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How Can Purposeful Movement Help Kids With Reading Fluency?



There is some evidence to suggest that incorporating purposeful movement into reading instruction can help improve reading fluency in children. For example, studies have shown that children who participate in "kinetic" (movement-based) reading programs show improved reading skills, including fluency, compared to children who receive traditional reading instruction.


One way to incorporate purposeful movement into reading instruction is through the use of "drama strategies," which involve acting out stories or passages as they are being read. This can help children to engage more actively with the material, and can also help to build their understanding of the text.


Other strategies that incorporate purposeful movement into reading instruction include:


Choral reading


this involves children reading a passage together as a group, with each child taking turns reading a line or phrase. This can help to build fluency by providing a model for children to follow and by giving them the opportunity to practice reading aloud.


Echo reading


This involves children reading a passage after the teacher or another student reads it aloud. This can help to build fluency by providing a model for children to follow and by giving them the opportunity to practice reading aloud.


Reading races


This involves children competing to see who can read a passage the most accurately and fluently. This can be a fun and engaging way to build fluency, and can also help to build confidence and motivation.


Reading with music


This involves reading a passage while listening to music. The rhythm of the music can help to improve children's fluency and expression. Additionally, Kids Freeze Dance offers a variety of videos that deal with blending words.


It's important to keep in mind that incorporating purposeful movement into reading instruction is just one aspect of helping children improve their reading fluency. Other factors that can also play a role include providing children with appropriate reading material, teaching them phonics and other reading strategies, and giving them plenty of opportunities to practice reading aloud.



What about physical movements like hopping on one foot?


Using physical movements like hopping on one foot can also be a fun and engaging way to incorporate movement into reading instruction and help children improve their reading fluency. This type of activity is known as a "kinesthetic" activity, because it involves using the body to learn.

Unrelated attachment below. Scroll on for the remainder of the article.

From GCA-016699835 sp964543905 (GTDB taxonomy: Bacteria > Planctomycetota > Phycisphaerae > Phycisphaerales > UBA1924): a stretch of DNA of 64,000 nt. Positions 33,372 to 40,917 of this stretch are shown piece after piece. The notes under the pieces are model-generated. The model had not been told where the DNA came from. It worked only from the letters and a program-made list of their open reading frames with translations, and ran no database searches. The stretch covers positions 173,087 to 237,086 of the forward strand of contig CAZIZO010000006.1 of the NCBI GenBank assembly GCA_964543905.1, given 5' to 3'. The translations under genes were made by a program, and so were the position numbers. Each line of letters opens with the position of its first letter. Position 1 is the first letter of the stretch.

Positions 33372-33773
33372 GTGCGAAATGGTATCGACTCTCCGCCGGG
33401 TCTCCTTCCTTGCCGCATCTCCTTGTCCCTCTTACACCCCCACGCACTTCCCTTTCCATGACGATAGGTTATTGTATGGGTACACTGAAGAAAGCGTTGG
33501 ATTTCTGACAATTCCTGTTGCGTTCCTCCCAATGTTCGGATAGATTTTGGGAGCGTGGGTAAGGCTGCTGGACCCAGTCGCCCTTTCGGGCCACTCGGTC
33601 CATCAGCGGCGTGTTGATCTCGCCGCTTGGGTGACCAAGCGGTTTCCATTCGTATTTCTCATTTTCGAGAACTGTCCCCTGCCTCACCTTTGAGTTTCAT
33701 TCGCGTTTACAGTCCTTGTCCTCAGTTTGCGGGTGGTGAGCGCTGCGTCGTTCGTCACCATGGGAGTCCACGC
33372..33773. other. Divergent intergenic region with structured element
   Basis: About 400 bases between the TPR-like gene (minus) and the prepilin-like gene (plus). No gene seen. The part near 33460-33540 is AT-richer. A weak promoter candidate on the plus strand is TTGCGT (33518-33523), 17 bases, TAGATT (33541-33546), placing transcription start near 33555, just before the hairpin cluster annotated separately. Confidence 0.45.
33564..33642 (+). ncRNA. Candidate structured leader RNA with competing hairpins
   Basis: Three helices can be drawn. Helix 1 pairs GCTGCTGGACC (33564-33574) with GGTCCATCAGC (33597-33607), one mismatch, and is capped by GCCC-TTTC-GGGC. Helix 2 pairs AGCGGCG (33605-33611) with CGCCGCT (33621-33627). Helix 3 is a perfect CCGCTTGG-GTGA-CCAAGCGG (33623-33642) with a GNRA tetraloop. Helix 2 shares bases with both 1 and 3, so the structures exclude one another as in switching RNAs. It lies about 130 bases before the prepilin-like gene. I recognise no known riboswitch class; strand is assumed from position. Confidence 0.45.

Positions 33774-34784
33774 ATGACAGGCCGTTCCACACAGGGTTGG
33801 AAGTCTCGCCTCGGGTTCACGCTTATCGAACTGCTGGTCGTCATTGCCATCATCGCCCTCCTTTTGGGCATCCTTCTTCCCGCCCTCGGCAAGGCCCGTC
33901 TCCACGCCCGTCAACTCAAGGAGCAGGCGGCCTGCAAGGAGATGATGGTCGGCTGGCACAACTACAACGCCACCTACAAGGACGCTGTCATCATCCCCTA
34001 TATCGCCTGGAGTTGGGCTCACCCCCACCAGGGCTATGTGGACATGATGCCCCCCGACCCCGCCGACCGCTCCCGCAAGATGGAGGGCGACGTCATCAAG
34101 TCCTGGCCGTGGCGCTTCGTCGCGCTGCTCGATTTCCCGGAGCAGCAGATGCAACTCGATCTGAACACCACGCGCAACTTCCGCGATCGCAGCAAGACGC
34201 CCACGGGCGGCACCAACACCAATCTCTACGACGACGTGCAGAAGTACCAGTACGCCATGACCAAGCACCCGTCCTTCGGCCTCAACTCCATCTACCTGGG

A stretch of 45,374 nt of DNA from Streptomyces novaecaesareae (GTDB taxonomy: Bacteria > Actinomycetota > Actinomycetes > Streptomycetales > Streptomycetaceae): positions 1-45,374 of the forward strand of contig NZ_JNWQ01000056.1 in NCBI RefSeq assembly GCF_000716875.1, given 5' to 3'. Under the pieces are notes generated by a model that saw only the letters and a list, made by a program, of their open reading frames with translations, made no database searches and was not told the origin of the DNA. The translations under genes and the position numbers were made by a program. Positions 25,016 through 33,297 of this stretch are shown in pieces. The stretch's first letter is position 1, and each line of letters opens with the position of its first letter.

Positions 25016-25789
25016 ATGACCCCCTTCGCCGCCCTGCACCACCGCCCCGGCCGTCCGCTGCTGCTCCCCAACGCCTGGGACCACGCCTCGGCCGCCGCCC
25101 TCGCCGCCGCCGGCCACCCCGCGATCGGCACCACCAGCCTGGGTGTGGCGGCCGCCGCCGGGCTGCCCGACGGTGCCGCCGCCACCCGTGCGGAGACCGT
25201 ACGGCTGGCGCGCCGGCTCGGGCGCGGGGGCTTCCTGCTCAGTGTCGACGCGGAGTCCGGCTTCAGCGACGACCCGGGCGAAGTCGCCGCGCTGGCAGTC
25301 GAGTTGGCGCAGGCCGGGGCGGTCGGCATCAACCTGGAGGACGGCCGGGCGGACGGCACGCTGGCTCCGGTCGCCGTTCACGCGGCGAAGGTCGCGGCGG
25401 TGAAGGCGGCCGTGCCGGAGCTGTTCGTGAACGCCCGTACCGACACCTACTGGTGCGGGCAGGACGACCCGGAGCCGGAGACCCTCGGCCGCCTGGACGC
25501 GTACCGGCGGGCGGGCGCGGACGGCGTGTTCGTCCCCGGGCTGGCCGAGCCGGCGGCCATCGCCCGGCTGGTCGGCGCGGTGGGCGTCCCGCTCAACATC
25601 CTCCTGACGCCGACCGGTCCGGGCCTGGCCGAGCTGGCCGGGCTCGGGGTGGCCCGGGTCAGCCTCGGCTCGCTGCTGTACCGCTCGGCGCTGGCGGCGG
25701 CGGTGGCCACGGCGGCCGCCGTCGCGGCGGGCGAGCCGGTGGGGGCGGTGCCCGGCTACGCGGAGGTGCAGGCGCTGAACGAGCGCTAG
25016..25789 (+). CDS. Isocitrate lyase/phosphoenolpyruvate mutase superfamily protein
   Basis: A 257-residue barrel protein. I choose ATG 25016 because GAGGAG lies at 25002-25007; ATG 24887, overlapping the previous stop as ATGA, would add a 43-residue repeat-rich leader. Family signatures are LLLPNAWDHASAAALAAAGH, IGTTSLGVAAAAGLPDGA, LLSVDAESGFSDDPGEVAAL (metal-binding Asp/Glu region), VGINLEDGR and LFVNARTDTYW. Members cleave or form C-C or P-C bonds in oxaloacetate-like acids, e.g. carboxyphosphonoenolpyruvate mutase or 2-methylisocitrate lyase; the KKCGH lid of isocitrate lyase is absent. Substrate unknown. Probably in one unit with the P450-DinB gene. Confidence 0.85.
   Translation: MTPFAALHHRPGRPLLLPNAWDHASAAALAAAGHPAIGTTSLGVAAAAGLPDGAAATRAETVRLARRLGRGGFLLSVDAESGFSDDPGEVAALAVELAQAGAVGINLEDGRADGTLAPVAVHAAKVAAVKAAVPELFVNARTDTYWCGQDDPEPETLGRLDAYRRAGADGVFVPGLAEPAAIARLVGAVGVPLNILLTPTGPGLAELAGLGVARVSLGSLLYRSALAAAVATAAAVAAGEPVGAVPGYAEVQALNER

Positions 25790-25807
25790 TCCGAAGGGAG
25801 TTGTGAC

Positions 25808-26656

Kinesthetic activities can be especially useful for children who are kinesthetic learners, which means that they learn best through hands-on, experiential activities. These activities can help to engage children's bodies and minds, and can make reading more interactive and fun.


There are many different kinesthetic activities that can be used to help children improve their reading fluency. Some examples include:


  • Hopping on one foot while reading a passage aloud

  • Jumping rope while reading a passage aloud

  • Doing an obstacle course while reading a passage aloud

  • Throwing a ball back and forth while taking turns reading a passage aloud

  • Kids Freeze Dance


It's important to keep in mind that kinesthetic activities should be used in addition to, rather than instead of, traditional reading instruction. They can be a useful supplement to help children engage with the material and practice their reading skills in a fun and interactive way to help keep them engaged in learning.


What is the best way to engage your students?


Just add purposeful movement! ​ Kids Freeze Dance™ is a streaming service for teachers and parents that features content themed educational videos mixed with purposeful movement! Each video features Jay on the Drums and emphasizes different content spanning Kindergarten through Third Grade while focusing on Math and Literacy concepts.


Consider using www.KidsFreezeDance.com to add movement to your daily lessons.




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